September 9, 2017 at 8:49 pm #52286
I guess its like an alcoholic , they have to loose everything , and hit rock bottom . Before they start to get it . But if its their kid , or wife that dies , they just paid a mighty high price for the education .
Wisdom = A collection of life lessons learned the hard way . Thats why young people dont have any .September 10, 2017 at 12:02 am #52292
But then they may think its iraq and that would be a big mistake.
Having been to Iraq on multiple occasions I can tell you that we let the Iraqis keep one AK-47 with spare mags and ammo (no limit) per household for personal and home defense as we knew we couldn’t protect everybody. We never enforced it and eventually came to understand that many households had secret caches with multiple and various weaponry. We only started raiding caches as the insurgency intensified. Once the Iraqi Police and military were reinstated, I’m unsure if they shifted to full blown confiscation. I don’t think they did since the “Sons of Iraq” militia program allowed for individuals to supply their own weaponry. It’s pretty ironic when you think about it…good enough for murderous Third World **** holes to have more flexible 2A rights than American citizens.
"If I'm gonna die, I'm gonna die historic on the Fury Road."September 12, 2017 at 4:20 am #52313
Lessons in flordida. The cops own it after you evacuate. There is no return until they say its safe. Property owners first. No ID go see Helen Wait.September 12, 2017 at 6:29 pm #52317
I hope we hear from Freedom soon and that he’s only the victim of power and cellular outages that cut him off from the outside world – or that he’s suddenly out making good money (both in the sense of adequate for his needs + helping others).
We had large scale power outages in our area early yesterday afternoon that continued well into today (haven’t checked the latest status), but we were only out a couple of brief times and got full power, internet, phone, and TV all back for the remainder of the day. We had the center of the storm come directly over us, and it was – in our immediate neighborhood – a rather non-event. Elsewhere nearby many were not as fortunate. Our winds were highest when we were getting the outer bands early yesterday, with gusts over 50mph and a lot of rain. But then the winds stayed under 30mph the entire rest of the day and evening. No trees down, not even any big limbs! City/county services are all closed (except for yard waste pickup which they’ve already started today), schools are closed, many businesses are closed – but that’s ALL due to much debris and apparently still a lot of power outages.
In other words, the less we learned was that sometimes we’re very, very fortunate. Most of the rest of this area was hit much harder – it was literally as if our street was protected somehow. Literally the only impact besides the very brief power outage and loss of connectivity (except for weak cell coverage for a while), was a few slightly turned-up shingles. I suspect the first sunny day will lay those back down and reseal them. We are blessed.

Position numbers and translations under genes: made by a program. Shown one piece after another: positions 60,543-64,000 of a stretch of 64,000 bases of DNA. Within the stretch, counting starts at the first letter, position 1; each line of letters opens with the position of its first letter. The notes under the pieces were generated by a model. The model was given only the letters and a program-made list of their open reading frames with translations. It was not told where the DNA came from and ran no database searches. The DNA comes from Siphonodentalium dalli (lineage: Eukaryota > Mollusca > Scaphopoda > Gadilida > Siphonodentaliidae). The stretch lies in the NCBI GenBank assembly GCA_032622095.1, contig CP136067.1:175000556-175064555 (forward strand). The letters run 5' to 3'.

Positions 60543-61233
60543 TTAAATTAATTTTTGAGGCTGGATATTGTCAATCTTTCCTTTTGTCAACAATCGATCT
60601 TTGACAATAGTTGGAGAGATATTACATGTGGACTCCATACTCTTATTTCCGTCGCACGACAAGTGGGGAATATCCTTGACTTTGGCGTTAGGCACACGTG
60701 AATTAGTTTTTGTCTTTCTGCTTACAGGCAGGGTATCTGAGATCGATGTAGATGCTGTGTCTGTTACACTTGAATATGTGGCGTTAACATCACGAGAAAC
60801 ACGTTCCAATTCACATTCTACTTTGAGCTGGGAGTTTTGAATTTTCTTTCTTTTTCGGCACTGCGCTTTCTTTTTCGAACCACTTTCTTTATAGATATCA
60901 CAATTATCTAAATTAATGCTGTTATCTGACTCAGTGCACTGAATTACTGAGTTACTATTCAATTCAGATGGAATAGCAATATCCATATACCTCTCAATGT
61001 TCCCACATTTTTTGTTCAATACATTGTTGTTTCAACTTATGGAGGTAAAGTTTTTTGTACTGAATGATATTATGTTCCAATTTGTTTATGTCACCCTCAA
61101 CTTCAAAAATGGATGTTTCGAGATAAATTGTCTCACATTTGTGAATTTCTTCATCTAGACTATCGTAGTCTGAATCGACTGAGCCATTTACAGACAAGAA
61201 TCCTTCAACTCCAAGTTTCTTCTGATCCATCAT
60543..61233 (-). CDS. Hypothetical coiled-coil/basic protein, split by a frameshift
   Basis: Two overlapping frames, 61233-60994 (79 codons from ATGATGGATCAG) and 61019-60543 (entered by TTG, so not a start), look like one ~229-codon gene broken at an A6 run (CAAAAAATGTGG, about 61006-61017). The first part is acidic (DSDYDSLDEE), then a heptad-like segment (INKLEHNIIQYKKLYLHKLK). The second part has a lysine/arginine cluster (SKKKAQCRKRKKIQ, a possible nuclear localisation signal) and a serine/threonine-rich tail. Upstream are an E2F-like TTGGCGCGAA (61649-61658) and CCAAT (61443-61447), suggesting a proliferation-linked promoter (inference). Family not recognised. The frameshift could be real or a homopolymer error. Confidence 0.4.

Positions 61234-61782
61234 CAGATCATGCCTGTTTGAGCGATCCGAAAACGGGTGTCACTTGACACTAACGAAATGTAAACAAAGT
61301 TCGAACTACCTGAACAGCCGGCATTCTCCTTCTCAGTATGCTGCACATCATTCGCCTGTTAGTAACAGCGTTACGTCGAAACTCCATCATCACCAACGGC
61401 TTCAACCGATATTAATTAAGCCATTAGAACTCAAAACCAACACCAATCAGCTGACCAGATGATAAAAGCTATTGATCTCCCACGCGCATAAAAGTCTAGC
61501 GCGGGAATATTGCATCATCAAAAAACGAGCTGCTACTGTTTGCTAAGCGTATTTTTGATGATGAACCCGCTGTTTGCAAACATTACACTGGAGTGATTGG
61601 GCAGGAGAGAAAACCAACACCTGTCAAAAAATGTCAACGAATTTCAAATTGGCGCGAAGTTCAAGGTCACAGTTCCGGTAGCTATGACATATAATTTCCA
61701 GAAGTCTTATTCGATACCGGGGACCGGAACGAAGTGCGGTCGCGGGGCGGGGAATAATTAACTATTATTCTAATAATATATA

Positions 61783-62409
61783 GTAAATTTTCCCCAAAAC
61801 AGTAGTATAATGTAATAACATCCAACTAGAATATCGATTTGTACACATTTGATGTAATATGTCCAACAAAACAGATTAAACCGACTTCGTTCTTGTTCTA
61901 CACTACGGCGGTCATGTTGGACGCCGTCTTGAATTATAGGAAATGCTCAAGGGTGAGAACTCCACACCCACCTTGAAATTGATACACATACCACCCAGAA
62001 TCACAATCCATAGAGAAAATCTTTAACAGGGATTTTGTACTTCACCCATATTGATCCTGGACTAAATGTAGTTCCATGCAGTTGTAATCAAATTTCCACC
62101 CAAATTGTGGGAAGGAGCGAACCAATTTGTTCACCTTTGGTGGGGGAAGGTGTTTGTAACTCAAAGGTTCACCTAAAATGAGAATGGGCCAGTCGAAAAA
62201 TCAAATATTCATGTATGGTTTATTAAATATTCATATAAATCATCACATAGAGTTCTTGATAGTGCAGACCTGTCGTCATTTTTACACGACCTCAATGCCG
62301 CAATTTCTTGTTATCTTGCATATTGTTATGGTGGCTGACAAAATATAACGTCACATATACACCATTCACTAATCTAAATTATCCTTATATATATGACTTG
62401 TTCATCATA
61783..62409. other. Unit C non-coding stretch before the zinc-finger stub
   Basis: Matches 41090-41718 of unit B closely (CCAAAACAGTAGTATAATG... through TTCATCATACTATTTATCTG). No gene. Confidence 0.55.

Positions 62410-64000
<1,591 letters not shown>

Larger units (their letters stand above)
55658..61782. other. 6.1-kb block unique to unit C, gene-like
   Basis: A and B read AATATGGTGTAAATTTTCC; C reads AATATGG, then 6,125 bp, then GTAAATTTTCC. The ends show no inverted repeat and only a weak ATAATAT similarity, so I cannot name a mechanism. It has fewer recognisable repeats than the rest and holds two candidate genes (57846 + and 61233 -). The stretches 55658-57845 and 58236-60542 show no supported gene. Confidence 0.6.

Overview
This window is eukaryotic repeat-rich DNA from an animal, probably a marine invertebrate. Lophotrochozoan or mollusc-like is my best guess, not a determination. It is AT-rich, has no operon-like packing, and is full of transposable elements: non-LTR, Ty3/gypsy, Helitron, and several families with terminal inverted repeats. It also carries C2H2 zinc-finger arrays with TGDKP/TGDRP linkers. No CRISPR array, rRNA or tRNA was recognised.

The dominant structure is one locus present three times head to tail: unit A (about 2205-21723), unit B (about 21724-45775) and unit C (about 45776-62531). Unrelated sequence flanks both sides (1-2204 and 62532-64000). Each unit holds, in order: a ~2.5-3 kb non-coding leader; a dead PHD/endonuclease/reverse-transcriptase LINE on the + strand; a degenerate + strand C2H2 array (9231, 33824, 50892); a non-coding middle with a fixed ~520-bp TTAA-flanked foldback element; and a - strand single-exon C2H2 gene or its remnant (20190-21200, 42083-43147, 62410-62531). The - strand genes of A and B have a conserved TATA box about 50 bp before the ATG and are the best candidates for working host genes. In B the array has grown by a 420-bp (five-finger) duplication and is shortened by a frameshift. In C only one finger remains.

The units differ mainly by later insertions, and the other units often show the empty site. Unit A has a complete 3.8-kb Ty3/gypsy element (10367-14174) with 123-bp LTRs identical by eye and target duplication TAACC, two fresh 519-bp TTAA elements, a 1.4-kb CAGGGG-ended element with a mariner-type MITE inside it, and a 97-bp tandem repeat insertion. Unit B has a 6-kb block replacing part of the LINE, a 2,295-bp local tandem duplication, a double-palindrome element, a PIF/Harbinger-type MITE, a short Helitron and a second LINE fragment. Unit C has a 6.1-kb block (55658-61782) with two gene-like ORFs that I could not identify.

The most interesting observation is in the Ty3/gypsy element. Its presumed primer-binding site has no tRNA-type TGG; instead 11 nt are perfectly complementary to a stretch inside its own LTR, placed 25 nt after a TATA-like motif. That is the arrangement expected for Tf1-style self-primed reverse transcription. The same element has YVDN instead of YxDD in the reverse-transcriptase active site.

Can’t resist this: one more lesson learned (if we didnt’ already know not to talk to them) is to NEVER allow news media to interview you in a disaster. One local TV station reported multiple times about a house with a very large tree that came down both on the corner of the house and on their vehicles in the driveway. In every report they kept stressing that the family is fine, and that they’ve relocated to a safe place. Meanwhile, the image on the TV screen is a fully intact home except one front corner, and the stellar reporting by the talking idiot, notifying everyone of the home’s location and that it’s now uninhabited. I was surprised after the first report that the TV station didn’t just put a sign out front that said, “Welcome Looters!” Instead, they kept reporting it on subsequent broadcasts – location, photo, and uninhabited status. (There is a “less desirable” neighborhood within very quick walking distance of the home.)September 12, 2017 at 9:14 pm #52320
GS glad you came through unscathed. Prayer works. There have been a few interesting developments post Harvey in Houston. Seems the mayor has proposed a “temporary” 9% land tax increase to help cover damages. You can bet this will get ugly. I won’t comment because sensor buttons would break.
Another development in Rockport, TX which was gound zero for the Harvey landfall is that they are being largely forgotten. The state is helping but most of the nationwide donations have been focused on Houston. They are in desperate need of supplies. People are trying their best on social media to spread the word but they still need help. Those costal towns near the landfall were demolished. Aransas Pass, a barrier island just south of Rockport was reported as a 100% loss. I guess something to take note of is that if a large scale disaster strikes in your area and there is a major metropolitan city nearby your small town may well be overlooked or forgotten.
GS I got in touch with Free today and posted about it in the other thread.September 12, 2017 at 9:47 pm #52324
That is so (predictably) sad about Rockport and Aransas Pass. I almost don’t have words – other than powerlessness, but that’s more a feeling. As for the 9 percent property tax increase, I suppose SOME could justify it, but that seems like a predictable Chicago-style solution – never let a good crisis go to waste. For the same reasons, I’ll refrain from further comment.
Thanks for contacting Freedom and the other comment about him and his family. Very good news!September 12, 2017 at 11:57 pm #52325
Good news indeed!
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